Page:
Elizabeth Gaskell’s North and South
August 9, 2013 § 4 Comments
Dashing off a quick note because I just HAVE to express how much I loved this novel. Emotionally satisfying, intellectually stimulating and a heroine whom I couldn’t help liking. What more could I have asked for? Even more, a novel that is as topical today as when Gaskell published it originally. North and South was written in the early 1850s, a few decades into industrialism if I am not mistaken and yet its discourse on the tensions between “masters and men” is as relevant today as it was back in Gaskell’s days!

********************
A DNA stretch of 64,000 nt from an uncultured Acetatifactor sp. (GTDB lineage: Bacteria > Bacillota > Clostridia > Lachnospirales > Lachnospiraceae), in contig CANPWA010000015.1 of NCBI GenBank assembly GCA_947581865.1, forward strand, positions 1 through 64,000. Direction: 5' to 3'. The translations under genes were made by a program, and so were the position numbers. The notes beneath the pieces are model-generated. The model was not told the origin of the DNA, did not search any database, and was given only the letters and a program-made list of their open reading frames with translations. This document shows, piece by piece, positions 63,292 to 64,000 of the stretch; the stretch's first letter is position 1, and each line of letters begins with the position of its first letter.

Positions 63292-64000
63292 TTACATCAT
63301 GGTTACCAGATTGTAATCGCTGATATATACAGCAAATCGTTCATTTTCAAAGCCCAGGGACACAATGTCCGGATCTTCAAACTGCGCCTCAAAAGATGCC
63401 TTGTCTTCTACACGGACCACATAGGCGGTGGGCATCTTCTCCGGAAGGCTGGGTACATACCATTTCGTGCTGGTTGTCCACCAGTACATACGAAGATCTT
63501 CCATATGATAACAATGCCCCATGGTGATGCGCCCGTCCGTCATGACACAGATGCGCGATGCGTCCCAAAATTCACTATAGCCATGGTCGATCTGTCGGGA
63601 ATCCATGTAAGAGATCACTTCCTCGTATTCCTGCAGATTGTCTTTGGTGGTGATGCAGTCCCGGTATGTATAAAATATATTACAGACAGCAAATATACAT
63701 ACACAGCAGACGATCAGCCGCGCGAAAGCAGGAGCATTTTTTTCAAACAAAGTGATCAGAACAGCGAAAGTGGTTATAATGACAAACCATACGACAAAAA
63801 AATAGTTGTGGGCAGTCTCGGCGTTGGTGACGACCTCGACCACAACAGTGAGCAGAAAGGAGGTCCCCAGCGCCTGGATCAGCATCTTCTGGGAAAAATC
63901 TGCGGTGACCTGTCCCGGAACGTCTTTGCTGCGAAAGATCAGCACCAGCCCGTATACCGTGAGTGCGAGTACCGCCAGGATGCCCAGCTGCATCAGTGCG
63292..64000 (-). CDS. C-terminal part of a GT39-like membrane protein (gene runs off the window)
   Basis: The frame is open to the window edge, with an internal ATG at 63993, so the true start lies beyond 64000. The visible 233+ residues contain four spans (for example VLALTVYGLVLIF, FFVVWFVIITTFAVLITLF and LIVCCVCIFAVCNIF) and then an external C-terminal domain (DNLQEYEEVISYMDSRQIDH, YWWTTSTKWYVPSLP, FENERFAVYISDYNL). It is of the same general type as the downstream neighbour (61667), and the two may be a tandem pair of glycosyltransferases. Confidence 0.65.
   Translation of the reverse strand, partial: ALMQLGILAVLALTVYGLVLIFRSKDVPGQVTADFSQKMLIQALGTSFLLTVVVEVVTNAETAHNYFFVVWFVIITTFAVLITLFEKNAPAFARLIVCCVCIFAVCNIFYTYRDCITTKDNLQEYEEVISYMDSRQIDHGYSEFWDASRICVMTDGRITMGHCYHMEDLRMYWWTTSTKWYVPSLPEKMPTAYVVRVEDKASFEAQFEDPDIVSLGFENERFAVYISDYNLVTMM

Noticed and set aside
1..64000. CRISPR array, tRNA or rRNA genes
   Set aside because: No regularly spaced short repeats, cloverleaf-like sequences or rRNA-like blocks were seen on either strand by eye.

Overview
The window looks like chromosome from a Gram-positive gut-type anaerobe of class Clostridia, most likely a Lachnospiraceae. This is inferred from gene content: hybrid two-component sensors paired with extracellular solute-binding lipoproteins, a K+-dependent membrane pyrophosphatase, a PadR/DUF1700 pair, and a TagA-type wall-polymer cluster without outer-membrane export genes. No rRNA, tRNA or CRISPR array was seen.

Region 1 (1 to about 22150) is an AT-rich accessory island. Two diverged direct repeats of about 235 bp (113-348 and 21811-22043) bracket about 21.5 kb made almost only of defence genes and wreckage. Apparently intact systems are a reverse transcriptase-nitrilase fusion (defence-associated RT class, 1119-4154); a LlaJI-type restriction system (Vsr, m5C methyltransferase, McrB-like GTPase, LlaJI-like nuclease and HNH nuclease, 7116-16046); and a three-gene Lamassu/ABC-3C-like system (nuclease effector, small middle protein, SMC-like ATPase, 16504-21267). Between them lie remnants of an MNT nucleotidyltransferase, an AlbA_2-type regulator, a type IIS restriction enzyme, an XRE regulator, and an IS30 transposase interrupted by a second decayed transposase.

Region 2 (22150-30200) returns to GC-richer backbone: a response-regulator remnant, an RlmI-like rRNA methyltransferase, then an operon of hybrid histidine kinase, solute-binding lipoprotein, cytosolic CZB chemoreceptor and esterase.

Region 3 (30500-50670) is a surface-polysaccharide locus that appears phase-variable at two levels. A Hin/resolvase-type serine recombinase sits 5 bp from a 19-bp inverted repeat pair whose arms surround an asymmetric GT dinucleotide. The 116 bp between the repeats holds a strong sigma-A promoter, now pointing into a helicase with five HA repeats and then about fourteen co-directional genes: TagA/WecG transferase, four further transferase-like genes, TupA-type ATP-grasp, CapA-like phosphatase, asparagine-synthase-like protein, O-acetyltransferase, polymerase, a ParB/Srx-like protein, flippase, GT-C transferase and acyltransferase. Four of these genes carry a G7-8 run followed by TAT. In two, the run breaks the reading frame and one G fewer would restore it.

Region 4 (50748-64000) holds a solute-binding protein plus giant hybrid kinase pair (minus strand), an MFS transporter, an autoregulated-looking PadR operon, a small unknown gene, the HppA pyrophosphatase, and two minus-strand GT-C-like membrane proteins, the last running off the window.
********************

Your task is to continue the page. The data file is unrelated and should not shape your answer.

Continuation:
I am looking forward to reading the essays on the novel that my Norton Critical Edition has. I also have to admit that this book has fanned the tinder that was sparked when I wrote the piece on Victorian authoresses for Bloom. There is something endlessly fascinating about the Victorian era–so far in the past and yet so astonishingly apropos to today’s times as well. I am strongly tempted to look up Gaskell’s other works, especially the posthumously published Wives and Daughters. Too, I want to try out Anthony Trollope, Emily Eden’s letters as well as George Elliot’s Middlemarch. The last moved from my should-I-should-I-not to uh-hunh-I-should TBR pile after I read this about Dorothea Brooke: “There aren’t a lot of happy outcomes for intense, principled women in fiction. I’m so grateful for this one.”